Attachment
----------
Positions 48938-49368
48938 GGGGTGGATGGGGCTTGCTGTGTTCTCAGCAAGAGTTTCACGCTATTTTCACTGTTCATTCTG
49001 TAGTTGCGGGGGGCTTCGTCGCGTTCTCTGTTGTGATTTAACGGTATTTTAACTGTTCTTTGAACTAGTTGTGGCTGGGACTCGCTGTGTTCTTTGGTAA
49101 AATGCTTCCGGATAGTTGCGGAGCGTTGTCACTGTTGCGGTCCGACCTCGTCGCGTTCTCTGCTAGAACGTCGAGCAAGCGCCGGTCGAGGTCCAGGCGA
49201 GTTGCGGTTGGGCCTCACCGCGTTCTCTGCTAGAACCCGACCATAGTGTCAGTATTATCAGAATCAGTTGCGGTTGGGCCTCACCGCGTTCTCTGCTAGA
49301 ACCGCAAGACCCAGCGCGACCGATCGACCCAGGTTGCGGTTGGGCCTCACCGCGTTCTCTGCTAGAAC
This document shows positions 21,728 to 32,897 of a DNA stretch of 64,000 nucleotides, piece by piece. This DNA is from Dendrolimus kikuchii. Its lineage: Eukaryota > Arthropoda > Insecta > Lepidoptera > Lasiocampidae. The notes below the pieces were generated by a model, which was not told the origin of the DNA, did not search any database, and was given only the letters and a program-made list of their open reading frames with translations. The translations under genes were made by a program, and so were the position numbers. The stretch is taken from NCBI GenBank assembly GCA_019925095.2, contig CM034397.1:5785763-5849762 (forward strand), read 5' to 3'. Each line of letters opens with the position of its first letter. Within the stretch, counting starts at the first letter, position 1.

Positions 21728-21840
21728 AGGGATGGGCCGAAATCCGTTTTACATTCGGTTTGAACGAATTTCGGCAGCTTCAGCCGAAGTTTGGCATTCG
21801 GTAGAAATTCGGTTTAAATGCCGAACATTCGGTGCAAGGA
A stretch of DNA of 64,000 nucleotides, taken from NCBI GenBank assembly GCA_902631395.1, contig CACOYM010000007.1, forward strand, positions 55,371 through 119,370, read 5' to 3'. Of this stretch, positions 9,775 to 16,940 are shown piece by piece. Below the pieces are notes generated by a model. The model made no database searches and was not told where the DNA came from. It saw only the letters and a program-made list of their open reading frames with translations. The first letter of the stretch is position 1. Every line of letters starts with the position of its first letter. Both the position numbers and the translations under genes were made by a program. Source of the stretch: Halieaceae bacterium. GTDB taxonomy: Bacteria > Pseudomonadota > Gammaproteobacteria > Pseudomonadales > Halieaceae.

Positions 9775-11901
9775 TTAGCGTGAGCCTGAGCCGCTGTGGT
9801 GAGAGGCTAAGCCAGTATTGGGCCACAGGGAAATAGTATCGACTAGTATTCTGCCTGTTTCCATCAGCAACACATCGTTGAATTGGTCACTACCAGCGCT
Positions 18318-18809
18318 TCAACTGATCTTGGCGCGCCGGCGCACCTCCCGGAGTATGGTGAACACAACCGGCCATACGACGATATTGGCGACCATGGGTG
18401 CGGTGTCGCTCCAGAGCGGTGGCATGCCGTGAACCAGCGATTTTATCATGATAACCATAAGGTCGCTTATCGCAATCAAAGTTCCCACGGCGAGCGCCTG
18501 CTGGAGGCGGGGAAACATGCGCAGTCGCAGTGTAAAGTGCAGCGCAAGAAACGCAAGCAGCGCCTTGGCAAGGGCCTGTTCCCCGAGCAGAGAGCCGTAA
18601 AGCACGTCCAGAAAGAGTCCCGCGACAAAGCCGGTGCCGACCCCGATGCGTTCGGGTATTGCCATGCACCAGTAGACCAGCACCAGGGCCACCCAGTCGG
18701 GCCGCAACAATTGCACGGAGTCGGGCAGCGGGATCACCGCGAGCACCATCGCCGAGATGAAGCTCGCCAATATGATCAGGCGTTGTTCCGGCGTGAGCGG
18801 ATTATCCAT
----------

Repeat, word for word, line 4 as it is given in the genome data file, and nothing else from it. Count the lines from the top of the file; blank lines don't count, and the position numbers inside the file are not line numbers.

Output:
49101 AATGCTTCCGGATAGTTGCGGAGCGTTGTCACTGTTGCGGTCCGACCTCGTCGCGTTCTCTGCTAGAACGTCGAGCAAGCGCCGGTCGAGGTCCAGGCGA